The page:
Anni Albers / Germany 1899–1994 / Smyrna – knupfteppich (Bauhaus period) 1925 (from ‘Connections 1925–83’ portfolio) 1984 / Screenprint on 150 gram Umbria paper / 51 x 38.5cm / Purchased 1990 / Collection: Queensland Art Gallery | Gallery of Modern Art / © The Josef and Anni Albers Foundation/ARS/Copyright Agency 2020

Anni Albers
Smyrna – knupfteppich (Bauhaus period) 1925 (from ‘Connections 1925–83’ portfolio) 1984

Not Currently on Display

‘Connections’ is a portfolio of screenprints created by Anni Albers between 1925 and 1983. The nine prints in the portfolio represent an autobiography of sorts, in which Albers reflects on her career as a designer. The reference points range from her time as a student at the Bauhaus School in Germany, in the 1920s, to her move to New Haven, Connecticut, in 1950, where she designed textiles for industry.

Smyrna – knupfteppich (Bauhaus period) 1925 corresponds with her time as part of the weaving workshop at the Bauhaus School. Albers often sketched her designs before working them on the loom and this print represents a design for a rug from 1925 (now in the collection of The Museum of Modern Art in New York). It shows the influence of Swiss-born German artist Paul Klee (1879–1940), who also taught at the Bauhaus, and his exploration of horizontal and vertical constructions and rhythms.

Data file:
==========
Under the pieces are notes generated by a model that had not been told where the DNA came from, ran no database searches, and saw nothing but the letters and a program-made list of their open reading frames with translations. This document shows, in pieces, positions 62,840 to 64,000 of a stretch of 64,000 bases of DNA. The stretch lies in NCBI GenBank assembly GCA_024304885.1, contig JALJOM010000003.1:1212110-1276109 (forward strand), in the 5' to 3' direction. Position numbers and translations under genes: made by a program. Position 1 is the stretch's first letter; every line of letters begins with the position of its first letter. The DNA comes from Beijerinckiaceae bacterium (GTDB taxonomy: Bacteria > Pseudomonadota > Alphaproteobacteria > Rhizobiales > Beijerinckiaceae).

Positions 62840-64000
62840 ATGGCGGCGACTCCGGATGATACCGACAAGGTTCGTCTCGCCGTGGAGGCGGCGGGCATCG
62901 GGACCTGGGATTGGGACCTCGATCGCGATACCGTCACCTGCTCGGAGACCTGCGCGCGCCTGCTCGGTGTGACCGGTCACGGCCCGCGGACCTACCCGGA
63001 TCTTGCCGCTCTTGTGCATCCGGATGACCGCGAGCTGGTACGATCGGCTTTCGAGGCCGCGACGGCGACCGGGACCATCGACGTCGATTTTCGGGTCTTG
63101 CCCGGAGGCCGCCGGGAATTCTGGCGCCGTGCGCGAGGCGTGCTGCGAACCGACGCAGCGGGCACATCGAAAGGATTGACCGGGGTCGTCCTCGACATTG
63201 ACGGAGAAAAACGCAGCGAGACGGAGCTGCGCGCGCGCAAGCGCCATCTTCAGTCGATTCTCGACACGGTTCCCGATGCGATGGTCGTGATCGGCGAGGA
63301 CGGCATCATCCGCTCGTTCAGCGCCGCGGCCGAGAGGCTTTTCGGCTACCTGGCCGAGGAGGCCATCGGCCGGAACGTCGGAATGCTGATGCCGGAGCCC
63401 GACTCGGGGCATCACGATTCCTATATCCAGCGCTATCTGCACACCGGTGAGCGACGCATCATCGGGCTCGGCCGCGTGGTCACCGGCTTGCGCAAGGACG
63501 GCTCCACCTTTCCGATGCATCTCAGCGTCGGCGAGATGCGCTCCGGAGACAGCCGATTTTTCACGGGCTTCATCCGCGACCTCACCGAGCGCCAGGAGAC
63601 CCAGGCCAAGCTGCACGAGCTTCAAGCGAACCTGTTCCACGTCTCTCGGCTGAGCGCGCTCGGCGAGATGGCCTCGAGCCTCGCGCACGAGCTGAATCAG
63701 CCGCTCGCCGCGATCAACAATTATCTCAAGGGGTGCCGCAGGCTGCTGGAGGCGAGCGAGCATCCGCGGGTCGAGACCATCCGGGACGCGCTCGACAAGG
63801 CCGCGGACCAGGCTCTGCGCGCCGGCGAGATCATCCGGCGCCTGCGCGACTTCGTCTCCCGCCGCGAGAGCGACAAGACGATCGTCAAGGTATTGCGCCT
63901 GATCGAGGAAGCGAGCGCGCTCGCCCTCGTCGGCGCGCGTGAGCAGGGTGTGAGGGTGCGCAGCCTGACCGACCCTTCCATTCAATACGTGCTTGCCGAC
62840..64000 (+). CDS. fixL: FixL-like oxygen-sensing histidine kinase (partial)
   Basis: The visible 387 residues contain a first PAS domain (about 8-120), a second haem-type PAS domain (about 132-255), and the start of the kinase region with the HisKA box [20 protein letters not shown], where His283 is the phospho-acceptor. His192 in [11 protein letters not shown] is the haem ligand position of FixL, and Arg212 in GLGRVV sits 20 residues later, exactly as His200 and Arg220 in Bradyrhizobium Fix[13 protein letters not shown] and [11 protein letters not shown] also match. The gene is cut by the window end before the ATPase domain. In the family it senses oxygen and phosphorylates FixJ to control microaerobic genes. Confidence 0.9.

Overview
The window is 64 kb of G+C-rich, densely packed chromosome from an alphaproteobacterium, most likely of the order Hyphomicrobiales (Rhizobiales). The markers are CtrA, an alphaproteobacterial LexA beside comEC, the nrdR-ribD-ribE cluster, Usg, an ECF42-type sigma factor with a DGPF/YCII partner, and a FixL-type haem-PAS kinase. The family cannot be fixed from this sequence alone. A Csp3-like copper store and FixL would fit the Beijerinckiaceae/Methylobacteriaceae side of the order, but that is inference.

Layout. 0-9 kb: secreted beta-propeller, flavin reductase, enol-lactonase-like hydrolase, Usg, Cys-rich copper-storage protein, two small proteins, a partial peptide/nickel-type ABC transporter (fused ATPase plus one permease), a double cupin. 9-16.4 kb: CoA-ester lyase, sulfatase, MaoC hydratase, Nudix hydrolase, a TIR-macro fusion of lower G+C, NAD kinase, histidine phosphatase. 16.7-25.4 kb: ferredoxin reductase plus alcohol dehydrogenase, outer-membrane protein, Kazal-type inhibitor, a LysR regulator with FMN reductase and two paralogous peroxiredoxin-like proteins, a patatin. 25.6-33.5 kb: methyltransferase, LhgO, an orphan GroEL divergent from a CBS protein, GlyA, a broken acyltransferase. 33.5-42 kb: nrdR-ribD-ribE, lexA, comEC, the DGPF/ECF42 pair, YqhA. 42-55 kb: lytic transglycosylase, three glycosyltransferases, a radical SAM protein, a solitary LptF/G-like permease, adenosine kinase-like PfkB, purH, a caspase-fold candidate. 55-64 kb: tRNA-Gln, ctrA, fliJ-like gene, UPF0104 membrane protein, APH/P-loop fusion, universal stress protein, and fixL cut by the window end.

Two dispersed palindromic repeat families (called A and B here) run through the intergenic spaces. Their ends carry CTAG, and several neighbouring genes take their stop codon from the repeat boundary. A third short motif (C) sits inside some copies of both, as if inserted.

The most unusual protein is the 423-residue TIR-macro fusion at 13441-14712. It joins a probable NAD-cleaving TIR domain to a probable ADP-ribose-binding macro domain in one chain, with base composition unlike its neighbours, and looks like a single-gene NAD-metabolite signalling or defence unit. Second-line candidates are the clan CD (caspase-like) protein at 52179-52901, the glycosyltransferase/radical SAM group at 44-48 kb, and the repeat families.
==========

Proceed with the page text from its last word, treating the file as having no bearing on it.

Anni Albers (born Annelise Else Frieda Fleischmann) is regarded as one of the most influential textile artists and printmakers of the twentieth century. In 1922, she joined the Bauhaus School in Weimar, Germany, enrolling in the weaving workshop. It was at the loom that she found a way to bridge the worlds of art and design, experimenting with modernist geometric designs, a radical use of colour and the tactile qualities of textiles.1 It was also at the Bauhaus that she met her future husband, the colour theorist Josef Albers (1888–1976).

In 1930, Anni Albers completed her weaving studies, and in 1931, she succeeded Gunta Stölzl as the head of the weaving workshop. Under pressure from the National Socialist Party (the Nazi Party), the Bauhaus School closed in 1933, and the Albers relocated to the United States.2 From the 1940s to the 1970s, they made frequent trips to Mexico and South America, where Anni learnt traditional weaving practices and techniques. In 1965, she published On Weaving, a book detailing her research on the theory, practice and history of weaving, which was dedicated to her ‘great teachers, the weavers of ancient Peru’.3

During the 1960s, Albers discovered printmaking and lithography, and with these new mediums, she continued to explore textile-related concerns — pattern, line and texture.4


1 Briony Fer, ‘Anni Albers: Weaving magic’. Tate Etc., 10 October 2018, <>, viewed August 2020.
2 Priyesh Mistry, ‘Anni Albers 1899–1994’, Tate, October 2018, <>, accessed August 2020.
3 Anni Albers, On Weaving, Wesleyan University Press, Middleton, Conn., 1965; reprinted by Dover Publications, Mineola, New York, 2003.
4 Mistry, ‘Anni Albers 1899–1994’.